Fake Your Way Into the Army?
May 21, 2010
Earlier in the week we wrote about Adam Wheeler who lied his way into Harvard. (And many other things) This one just blows my mind. Get ready for this. Jesse Bernard Johnston III joined the Army Reserves as a sergeant but was not qualified to hold that rank. According the the AP, Johnston’s only military experience was attending part of a 12-week Marine officer candidate course for college students in 2004. This is pretty VERY scary. Because of lax background check procedures many lives could have been at stake. He was given security clearance and was in a position to lead troops into combat…..with no training. Does this mean our military could possibly be infiltrated by terrorists and others wishing to do our country harm? I think this story raises significant issues and kudos to the AP for uncovering it. Background screening at all levels of government has come under fire over the last few years. Is this just the tip of the iceberg?
FORT WORTH, Texas – A Texas man with no military experience tricked the Army into letting him enter a reserve unit as a noncommissioned officer earlier this year, a deception that placed an untrained soldier in a leadership position in a time of war, an Associated Press investigation has found.
The revelation comes just months after the Army drew criticism for failing to flag the suspicious activities of the Army psychiatrist now charged with killing 13 and wounding dozens of others at Fort Hood.
The case, detailed in court records and other documents examined by the AP, raises more questions about the Army’s ability to vet soldiers’ backgrounds as it faces continued pressure from Congress over its screening and records system. While the soldier never deployed overseas, some say the case demonstrates how easily someone could pose as a member of the U.S. military.
Jesse Bernard Johnston III, 26, joined the Army Reserve in February as a sergeant and was assigned to the Corps Support Airplane Company based at the Fort Worth Naval Air Station. But he wasn’t qualified to hold that rank, according to military records obtained by the AP. The records show that Johnston’s only military experience was attending part of a 12-week Marine officer candidate course for college students in 2004.
Maj. Shawn Haney, spokeswoman for Marine Manpower and Reserve Affairs, said Johnston didn’t complete the course’s final six weeks. “He was never considered a Marine,” she said.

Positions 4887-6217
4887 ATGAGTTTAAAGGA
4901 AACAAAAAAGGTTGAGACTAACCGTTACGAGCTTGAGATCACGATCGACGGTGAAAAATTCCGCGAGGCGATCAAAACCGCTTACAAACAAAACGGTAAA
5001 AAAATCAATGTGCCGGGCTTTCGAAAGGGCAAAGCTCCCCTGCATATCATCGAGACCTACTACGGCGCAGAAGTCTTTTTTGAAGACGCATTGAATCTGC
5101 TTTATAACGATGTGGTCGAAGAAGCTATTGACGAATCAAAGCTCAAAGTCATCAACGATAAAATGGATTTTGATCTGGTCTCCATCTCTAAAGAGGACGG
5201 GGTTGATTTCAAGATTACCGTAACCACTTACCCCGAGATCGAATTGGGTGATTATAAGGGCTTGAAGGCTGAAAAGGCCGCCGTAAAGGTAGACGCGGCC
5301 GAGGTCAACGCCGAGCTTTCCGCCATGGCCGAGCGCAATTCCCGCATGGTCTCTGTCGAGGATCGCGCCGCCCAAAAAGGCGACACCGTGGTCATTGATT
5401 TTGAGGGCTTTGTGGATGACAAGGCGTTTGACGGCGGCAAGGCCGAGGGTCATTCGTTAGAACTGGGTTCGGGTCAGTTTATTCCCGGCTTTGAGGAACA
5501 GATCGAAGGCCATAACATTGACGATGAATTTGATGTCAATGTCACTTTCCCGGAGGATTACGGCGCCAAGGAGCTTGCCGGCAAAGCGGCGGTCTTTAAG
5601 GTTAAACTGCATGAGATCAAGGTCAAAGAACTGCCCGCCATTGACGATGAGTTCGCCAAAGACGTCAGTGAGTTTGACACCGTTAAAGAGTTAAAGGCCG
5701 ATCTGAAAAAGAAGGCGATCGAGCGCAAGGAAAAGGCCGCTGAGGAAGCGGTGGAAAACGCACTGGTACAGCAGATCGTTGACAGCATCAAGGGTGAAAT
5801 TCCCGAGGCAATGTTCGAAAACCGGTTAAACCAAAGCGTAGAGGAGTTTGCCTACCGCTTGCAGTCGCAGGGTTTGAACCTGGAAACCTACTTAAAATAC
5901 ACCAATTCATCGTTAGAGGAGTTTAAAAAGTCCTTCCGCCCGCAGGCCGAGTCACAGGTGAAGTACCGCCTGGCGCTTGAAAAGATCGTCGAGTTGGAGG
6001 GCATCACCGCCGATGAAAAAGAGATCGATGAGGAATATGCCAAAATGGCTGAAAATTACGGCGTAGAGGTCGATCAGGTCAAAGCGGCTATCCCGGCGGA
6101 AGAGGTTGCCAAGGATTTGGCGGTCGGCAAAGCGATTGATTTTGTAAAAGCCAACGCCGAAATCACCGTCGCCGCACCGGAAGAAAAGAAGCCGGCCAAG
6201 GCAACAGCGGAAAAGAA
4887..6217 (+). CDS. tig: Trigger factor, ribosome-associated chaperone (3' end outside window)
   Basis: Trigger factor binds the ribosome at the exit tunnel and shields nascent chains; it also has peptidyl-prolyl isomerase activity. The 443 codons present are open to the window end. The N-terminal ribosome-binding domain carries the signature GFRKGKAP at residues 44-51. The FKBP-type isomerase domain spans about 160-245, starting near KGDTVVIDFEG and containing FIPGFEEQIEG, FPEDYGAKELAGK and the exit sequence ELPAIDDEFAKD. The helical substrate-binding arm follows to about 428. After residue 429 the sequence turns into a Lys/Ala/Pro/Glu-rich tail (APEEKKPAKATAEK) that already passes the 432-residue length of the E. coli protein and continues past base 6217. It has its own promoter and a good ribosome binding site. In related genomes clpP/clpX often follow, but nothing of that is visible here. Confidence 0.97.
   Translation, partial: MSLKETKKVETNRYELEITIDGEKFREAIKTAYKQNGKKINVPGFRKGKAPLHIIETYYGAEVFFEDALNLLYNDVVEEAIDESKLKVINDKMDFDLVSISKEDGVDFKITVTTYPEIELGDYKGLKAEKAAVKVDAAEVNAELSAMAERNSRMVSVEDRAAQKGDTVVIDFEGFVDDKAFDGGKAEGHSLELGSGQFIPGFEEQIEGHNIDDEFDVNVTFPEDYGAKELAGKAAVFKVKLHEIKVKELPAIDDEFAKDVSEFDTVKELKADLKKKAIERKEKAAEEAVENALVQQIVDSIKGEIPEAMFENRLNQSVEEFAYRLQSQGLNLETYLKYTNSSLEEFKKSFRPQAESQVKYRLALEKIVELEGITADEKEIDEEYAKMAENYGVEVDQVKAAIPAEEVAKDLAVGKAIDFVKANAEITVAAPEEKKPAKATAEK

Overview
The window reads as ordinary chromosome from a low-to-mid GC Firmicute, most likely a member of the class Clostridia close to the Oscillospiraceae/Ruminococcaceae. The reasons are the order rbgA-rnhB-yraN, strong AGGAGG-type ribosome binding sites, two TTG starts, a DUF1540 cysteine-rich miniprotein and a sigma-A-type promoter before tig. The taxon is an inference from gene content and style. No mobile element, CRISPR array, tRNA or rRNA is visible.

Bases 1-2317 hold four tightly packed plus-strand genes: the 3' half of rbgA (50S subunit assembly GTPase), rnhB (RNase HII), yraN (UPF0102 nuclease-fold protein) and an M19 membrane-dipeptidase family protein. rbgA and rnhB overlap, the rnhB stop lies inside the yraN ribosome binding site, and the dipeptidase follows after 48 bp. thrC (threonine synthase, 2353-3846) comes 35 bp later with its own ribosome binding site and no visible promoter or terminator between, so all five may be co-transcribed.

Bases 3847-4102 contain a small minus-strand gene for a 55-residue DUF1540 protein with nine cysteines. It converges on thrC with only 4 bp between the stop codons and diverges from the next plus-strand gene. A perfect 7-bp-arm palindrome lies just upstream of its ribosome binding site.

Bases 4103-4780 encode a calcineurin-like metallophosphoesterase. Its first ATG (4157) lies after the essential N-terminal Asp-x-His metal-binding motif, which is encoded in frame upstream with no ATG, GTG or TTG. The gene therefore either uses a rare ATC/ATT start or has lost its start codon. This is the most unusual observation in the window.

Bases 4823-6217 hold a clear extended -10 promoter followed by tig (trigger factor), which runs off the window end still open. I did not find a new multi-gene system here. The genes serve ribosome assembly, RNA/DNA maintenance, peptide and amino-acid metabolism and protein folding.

The matter, currently under investigation by the Army, means a soldier received a security clearance and was in position to lead troops in combat even though he hadn’t gone through basic training or spent any time in the service. The Corps Support Airplane Company has been deployed in Iraq, providing pilots as well as intelligence and support personnel for an aviation battalion set up to destroy improvised explosive devices.
If it’s proven that Johnston gained his Army rank based on a phony Marine record, it would be the first documented case of so-called “stolen valor” in which the military was duped during the enlistment process, according to watchdogs of such fraud. Most cases involve attempts to get veterans’ benefits or other forms of financial gain. Congress attempted to crack down on military impostors in 2005 by passing a law that makes it a crime to claim false decorations or medals.
“This just raises some incredibly significant issues at a time when this country is involved in a global war on terror,” said Rep. Mike Coffman, a Colorado Republican who served with the Marines in Iraq and the first Gulf War. “If this person was able to penetrate the military fraudulently, you have to ask the question: Couldn’t somebody who was out to do harm to our country do the same thing?”
Coffman is pushing for the creation of a single database for all military records as a step toward eliminating fraud.
Army officials, citing an ongoing investigation, declined to provide details of Johnston’s enlistment or say whether he’s suspected of providing false documents or using some other means to make himself out to be an ex-Marine.
Questions about Johnston were raised by an officer who grew concerned when Johnston couldn’t satisfactorily explain how he got certain Marine medals and ribbons that he displayed. The officer, speaking on condition of anonymity because of the ongoing investigation, said he contacted Marine and Army legal authorities and learned from the Marines that Johnston never served.
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